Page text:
5 Ways to Use Climate-Smart Agriculture to Tackle the Climate Crisis

Regen Network’s Letter to the USDA

Regen Network
4 min readAug 2, 2021

Currently, over 50% of all greenhouse gas emissions are related to the food and agriculture industry. This makes the U.S. Department of Agriculture (USDA) uniquely positioned to address climate change and incentivize climate-smart agriculture. On January 27, 2021, President Biden issued an Executive Order on Tackling the Climate Crisis at Home and Abroad. As part of this process, the U.S. Department of Agriculture (USDA) set out to get input from the public for input on climate-smart agriculture and forestry strategy.

Below is a summary of our open letter to the USDA on how they can best support farm, ranch, and forestland managers in reducing greenhouse gas emissions, increasing carbon sequestration, and becoming part of the solution to the climate crisis. As a member of the USDA funded Open Team (Open Technology Ecosystem for Agricultural Management) we help provide open source tools to farmers around the world to help them improve their soil health. Given our stake on the issue, we thought it to be even more important to respond to this call to action.

Alright, soil science nerds, ready to get into the weeds?

1. Identify and support carbon credits and payments for ecosystem services.

These registries should serve the needs of individual, small-scale land stewards, and be designed to ensure that they can financially thrive. These registries must have processes that are affordable and accessible for land stewards, and programs that are transparent, digital, streamlined, and efficient, both in terms of cost and implementation time, and easy to understand.

Additionally, the USDA should identify or fund the research and development of scientifically rigorous, automated, open-source remote sensing monitoring technologies to monitor soil organic carbon, nutrient runoff, water quality, and other outcomes in a cost-effective way. This should enable financial incentives for land stewards via climate-smart carbon credits. These methodologies should provide transparency, be flexible and customizable to meet the needs of different land stewards, be open source, and peer-reviewed.

2. Guarantee a floor price for carbon credits to ensure the economic viability of carbon credit.

The price, at a minimum, should cover the total cost of participation in these programs, including administrative, monitoring, reporting, and verification (MRV) costs over the length of the program, and ideally the cost of practice implementation.

3. Methodologies must represent a wide range of land use/ land cover classes (LULCs).

Monitoring methodologies should be customized for agriculture and forestry. Methodologies must represent a wide range of LULCs, including everything from major agricultural to conservation and forestry practices. Ecological outcome protocols that should be included could range from afforestation, reforestation, forest protection, agroforestry grazing, and ranching, no-till/low till, etc.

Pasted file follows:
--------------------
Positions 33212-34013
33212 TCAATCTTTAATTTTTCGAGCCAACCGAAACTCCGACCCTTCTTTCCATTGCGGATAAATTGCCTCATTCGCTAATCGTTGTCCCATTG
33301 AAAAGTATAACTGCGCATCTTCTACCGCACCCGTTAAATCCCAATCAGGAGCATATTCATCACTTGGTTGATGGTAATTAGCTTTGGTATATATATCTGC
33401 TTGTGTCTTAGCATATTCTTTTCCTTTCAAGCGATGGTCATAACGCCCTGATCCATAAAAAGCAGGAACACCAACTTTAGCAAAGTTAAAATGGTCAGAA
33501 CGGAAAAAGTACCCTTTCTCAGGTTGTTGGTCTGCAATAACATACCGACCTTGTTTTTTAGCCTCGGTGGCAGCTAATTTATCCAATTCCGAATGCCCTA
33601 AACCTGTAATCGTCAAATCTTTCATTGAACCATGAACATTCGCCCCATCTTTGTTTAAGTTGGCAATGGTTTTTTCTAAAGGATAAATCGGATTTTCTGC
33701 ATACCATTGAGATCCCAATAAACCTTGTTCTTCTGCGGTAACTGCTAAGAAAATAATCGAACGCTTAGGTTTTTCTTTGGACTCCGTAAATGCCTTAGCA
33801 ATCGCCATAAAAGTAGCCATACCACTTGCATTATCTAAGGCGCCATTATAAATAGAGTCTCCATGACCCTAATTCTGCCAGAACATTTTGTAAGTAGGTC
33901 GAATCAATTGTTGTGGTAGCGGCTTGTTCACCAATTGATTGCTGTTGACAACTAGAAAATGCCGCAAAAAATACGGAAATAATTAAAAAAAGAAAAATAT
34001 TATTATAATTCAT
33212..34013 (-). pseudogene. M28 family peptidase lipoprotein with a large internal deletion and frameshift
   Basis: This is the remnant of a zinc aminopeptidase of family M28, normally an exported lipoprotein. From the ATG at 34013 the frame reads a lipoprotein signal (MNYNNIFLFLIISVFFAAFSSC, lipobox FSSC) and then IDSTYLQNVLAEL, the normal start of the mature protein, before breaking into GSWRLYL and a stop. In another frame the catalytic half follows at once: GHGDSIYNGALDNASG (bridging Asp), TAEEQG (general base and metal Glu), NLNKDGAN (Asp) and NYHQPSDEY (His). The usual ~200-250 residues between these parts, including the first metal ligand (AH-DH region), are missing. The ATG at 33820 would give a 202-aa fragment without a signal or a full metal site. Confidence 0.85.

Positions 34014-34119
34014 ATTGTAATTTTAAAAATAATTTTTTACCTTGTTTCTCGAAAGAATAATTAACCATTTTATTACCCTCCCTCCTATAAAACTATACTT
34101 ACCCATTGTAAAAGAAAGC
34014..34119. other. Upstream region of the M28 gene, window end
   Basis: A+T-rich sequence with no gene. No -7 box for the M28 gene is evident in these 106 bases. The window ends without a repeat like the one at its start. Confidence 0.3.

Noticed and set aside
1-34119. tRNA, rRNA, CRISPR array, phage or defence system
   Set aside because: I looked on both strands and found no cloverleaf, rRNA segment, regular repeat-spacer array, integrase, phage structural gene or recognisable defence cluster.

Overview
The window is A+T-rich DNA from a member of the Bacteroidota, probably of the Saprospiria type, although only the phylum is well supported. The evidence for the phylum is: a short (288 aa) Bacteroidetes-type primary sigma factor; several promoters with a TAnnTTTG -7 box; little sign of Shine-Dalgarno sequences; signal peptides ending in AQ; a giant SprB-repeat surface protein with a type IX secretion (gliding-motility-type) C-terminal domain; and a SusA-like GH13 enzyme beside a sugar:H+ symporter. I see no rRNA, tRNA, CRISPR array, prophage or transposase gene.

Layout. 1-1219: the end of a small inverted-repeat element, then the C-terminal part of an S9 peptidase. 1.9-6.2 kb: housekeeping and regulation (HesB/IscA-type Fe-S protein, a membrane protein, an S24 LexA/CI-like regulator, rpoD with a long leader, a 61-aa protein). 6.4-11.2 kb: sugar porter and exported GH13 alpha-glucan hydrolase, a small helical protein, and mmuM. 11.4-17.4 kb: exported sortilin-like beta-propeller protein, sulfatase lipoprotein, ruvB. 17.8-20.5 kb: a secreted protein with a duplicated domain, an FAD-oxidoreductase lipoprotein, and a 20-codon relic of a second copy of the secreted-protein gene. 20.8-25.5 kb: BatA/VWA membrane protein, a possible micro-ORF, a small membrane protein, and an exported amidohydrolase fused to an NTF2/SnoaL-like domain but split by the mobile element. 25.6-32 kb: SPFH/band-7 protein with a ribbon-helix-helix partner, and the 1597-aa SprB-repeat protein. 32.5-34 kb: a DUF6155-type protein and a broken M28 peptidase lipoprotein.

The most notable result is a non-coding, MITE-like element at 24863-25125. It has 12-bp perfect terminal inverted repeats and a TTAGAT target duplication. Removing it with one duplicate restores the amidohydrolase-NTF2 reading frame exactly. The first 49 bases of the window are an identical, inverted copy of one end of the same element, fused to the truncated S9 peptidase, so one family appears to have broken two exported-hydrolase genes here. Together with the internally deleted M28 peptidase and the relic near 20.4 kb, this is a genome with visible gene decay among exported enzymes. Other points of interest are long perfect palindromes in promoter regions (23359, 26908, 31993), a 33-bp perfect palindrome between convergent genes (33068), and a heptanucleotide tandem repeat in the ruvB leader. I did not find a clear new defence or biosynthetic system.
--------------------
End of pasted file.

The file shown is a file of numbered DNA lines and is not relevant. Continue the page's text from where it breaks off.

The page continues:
4. Go beyond carbon, acknowledging ecosystem services.

Few economic models currently account for natural capital, the inherent value present in clean air and water, healthy forests, and biodiverse ecosystems. Ensuring that other ecosystem functions (ie. nutrient cycling, water regulation, etc.) beyond carbon sequestration, are monitored and verified, shifts the global climate economy towards re-wholing ecosystems, instead of reductionist carbon accounting standards.

5. Transition from Web 2.0 to Web 3.0.

Web 3.0 is emerging globally and promotes open, trustless, and permissionless networks. For example, in the case of Regen Network, the Regen Ledger is a custom-designed native blockchain for publicly verifiable international carbon accounting. The technology was designed to address Article 6 of the Paris Agreement, specifically regarding international transfer of outcomes, avoidance of double counting, and verification of voluntary actions and outcomes. This also enables opportunities for coordination across instruments and institutionals.

Regen Ledger provides the project three key elements, without which Regen Network’s promise to create a network dedicated to monitoring, verifying and contracting or paying for ecological health outcomes would be impossible.

  • Data Verification — data provenance, and quality can be tracked and verified
  • Payments — using a blockchain allows Regen Network to facilitate direct payment for ecosystem services, as well as issuing trading & retiring of a whole new class of financial assets tied to ecological health, Ecosystem Service Credits
  • Smart Contracts allow for automation of the issuing of ecosystem service credits, or payment for ecosystem services, based on verifiable changes in ecological health.

That’s a wrap on the 5 ways we’d like to see climate-smart agriculture be put to work to mitigate climate change and move towards planetary regeneration. To see read about our CarbonPlus Grasslands Credits scientific methodology, check out the additional resources below!


Regen Network is the open marketplace for climate solutions. Regen Network’s platform aligns economics with ecology to drive regenerative land management. Regen’s Registry allows land stewards to sell their ecosystem services to buyers around the world, functioning to reverse climate change, and improve their soils, through incentivized carbon removal.



Regen Network

A blockchain network of ecological knowledge changing the economics of regenerative agriculture to reverse global warming.